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A slick looking period piece from the Hammer-adjacent Amicus Productions, this is an easy and enjoyable watch about demonic insemination.

screenshot_2020-11-29-and-now-the-screaming-starts-1973

Newly married and moved into her new husband’s family estate, the pregnant Catherine must fend off menacing ghosts and family curses to protect her coming child. Let’s dig into 1973’s And Now The Screaming Starts!, directed by Roy Ward Baker.

As I See It

Amicus Productions, the U.S. answer to Hammer Productions, brings this similar looking period piece to life with many of the same actors that filled the Vampire and classic monster tales Hammer is so famous for. Although Peter Cushing as Dr. Pope and Herbert Lom, who plays the vicious familial predecessor to our protagonists, do not enter the screen until forty-seven and sixty minutes in respectively, they get top billing (rightfully so).

From the start of the film, there is a Dracula-esque vibe, and perhaps that is because of the Hammer sheen to the cinematography. Or maybe it’s the estate they approach in a horse drawn carriage. Oakley Court in Windsor has seen thirty-six productions utilize its awe-inspiring opulence, including many Hammer films, as well as The Rocky Horror Picture Show (1975), and most recently the BBC and Netflix production of Dracula (2020).

Two recurring supernatural threats, a creeping severed hand a-la Thing from the Addams Family, and an eyeless specter may sound cheesy — and still shots may even seem to prove that theory — but they achieve a creepiness that is enjoyable throughout. The Hand even imposes its pro-life agenda upon us when Catherine, having learned of the family curse, attempts to rid herself of the evil that grows in her belly; the cursed hand blocks her from harming the Demon seed.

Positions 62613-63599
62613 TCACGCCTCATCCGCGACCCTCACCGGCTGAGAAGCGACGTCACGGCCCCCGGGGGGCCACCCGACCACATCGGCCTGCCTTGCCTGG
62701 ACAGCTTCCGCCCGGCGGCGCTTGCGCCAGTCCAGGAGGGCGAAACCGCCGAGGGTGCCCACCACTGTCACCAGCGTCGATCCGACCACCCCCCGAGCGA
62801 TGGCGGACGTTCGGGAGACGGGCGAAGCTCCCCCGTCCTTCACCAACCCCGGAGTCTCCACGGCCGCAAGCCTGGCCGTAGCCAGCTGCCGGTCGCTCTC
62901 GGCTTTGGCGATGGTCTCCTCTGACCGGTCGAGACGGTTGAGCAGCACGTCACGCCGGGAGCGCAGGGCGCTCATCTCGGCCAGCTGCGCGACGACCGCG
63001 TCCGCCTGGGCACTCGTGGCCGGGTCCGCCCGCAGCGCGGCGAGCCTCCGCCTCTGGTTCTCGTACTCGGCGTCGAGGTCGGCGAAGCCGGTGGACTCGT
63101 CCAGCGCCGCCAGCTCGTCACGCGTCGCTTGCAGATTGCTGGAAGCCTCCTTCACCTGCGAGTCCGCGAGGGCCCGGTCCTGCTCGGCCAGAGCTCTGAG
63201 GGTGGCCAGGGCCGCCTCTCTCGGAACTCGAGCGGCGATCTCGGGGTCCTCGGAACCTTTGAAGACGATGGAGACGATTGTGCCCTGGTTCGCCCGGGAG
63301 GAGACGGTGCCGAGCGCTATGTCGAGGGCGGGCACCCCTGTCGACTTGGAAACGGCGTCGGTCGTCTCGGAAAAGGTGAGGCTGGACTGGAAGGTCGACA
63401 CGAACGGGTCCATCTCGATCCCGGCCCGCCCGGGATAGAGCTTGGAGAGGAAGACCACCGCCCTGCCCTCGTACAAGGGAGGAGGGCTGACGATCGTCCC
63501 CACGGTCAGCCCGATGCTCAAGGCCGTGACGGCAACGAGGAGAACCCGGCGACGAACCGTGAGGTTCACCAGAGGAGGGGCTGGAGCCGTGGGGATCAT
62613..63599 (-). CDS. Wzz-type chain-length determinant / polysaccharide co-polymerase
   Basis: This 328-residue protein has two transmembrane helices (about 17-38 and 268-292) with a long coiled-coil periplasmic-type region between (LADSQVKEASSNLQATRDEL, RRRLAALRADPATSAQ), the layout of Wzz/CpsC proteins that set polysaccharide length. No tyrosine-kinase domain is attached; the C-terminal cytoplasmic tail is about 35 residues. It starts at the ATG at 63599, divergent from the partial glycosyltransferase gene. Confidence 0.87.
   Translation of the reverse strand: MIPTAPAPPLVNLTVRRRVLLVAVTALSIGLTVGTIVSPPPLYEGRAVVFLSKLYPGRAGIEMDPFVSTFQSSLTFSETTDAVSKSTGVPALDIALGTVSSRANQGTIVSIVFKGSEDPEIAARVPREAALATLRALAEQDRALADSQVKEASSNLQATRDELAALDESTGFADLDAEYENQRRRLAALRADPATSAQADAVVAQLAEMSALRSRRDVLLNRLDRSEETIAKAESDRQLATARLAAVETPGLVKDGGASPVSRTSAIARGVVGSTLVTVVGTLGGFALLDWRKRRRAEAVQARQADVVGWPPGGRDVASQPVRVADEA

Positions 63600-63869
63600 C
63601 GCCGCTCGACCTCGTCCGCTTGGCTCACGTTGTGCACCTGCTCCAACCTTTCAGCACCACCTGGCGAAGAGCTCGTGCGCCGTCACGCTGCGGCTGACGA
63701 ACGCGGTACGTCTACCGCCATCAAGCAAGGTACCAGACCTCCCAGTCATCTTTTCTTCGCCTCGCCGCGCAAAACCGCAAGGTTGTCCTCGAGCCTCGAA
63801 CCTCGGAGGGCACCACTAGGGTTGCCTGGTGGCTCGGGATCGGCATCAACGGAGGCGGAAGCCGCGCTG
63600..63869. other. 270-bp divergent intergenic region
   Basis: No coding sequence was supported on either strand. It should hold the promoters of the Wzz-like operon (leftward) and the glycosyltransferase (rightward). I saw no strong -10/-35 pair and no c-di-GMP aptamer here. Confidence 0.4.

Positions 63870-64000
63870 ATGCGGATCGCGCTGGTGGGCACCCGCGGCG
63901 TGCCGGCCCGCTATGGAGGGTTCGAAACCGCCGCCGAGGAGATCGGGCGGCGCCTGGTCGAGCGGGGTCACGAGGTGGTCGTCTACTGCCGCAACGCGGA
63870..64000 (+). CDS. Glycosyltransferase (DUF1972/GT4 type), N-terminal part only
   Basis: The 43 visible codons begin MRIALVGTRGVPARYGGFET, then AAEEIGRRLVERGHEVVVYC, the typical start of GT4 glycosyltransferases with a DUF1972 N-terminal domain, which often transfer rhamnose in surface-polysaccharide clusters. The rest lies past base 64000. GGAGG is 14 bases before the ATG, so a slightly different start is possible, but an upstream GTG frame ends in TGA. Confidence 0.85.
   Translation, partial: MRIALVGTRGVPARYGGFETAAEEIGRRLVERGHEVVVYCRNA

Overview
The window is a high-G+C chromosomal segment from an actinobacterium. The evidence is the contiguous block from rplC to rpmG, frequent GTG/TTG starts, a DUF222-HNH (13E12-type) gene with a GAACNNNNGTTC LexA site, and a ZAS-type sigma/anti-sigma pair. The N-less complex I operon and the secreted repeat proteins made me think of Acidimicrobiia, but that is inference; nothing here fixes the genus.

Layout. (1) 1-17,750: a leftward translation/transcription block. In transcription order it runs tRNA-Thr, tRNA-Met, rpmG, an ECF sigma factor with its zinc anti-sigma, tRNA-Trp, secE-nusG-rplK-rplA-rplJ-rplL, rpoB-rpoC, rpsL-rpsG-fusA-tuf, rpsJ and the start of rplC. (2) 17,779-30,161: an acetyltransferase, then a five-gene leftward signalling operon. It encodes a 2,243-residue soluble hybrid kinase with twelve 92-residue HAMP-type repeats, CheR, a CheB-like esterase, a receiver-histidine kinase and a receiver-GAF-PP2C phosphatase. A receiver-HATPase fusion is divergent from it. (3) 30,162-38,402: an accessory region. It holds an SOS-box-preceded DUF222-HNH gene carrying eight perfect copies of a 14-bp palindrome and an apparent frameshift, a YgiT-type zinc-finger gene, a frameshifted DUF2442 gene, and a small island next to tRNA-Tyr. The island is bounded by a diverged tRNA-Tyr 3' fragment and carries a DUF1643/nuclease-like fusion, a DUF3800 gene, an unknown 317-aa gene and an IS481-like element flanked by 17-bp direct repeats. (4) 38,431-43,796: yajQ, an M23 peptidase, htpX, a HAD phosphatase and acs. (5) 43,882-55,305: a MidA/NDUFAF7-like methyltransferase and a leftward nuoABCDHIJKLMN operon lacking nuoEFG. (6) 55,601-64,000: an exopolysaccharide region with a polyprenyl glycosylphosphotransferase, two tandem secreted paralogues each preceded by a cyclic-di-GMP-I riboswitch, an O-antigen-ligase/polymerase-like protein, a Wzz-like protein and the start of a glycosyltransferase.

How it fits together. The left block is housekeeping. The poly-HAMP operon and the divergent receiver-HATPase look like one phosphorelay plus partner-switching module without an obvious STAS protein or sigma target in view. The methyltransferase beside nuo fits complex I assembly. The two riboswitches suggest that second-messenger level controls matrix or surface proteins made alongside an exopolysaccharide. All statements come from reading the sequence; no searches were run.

Surprisingly allegorical of how even today we must deal with the horrors committed by our ancestors, there is a poignant line spoken by Dr. Pope: “Half the evil in the world is caused by confusing the written word with reality.” An important sentiment to consider in the contemporary, as you scroll through your algorithmically-catered news feed.

This is the type of film I was hoping to find through this column…pleasant surprises.

Famous Faces

Peter Cushing, who somehow looked the same age in every film I’ve ever seen him star, could be your prototypical Van Helsing or Victor Frankenstein. Or perhaps you’re most familiar with him as Grand Moff Tarkin from the Star Wars universe. The point is, you are definitely familiar with him. Everyone is. He earned the title of Legend.

Of Gratuitous Nature

There are scant unwarranted movements here. Most all scenes move the story forward. Even two rape scenes (one involving a ghost) are integral to the story.

Heartthrob

Catherine, played by Stephanie Beacham, has that vintage exotic beauty that was so synonymous with Hammer Horror Queens. Her performance, although she does chew the scenery at times, is strong.

Ripe for a Remake

In 2005, Amicus Entertainment was revived to bring the classic titles back with re-imagined versions, but that effort only lasted two films. It’s possible the timing wasn’t right. The case could be made that the current landscape of streaming services, especially Shudder, would provide an ample audience. A stylized period piece would feel fresh, as the genre isn’t over saturated with such productions now.

Spawns

Unlike Catherine’s demonic offspring, no successors came about.

Where to Watch

Los Angeles based genre “rescuer” Severin Films has a Blu-ray packed with extras. You can also find the film streaming on Amazon Prime.


THE DAILY DIG
The Daily Dig brings you hidden genre gems from the 1970s and 80s you may have not yet discovered. You’ll get a brief rundown of everything you need to know, including where to watch each title for yourself. Come back each day, Mon-Fri, for new featured titles. CLICK HERE FOR A TIMELINE OF DAILY DIG COVERAGE.

 

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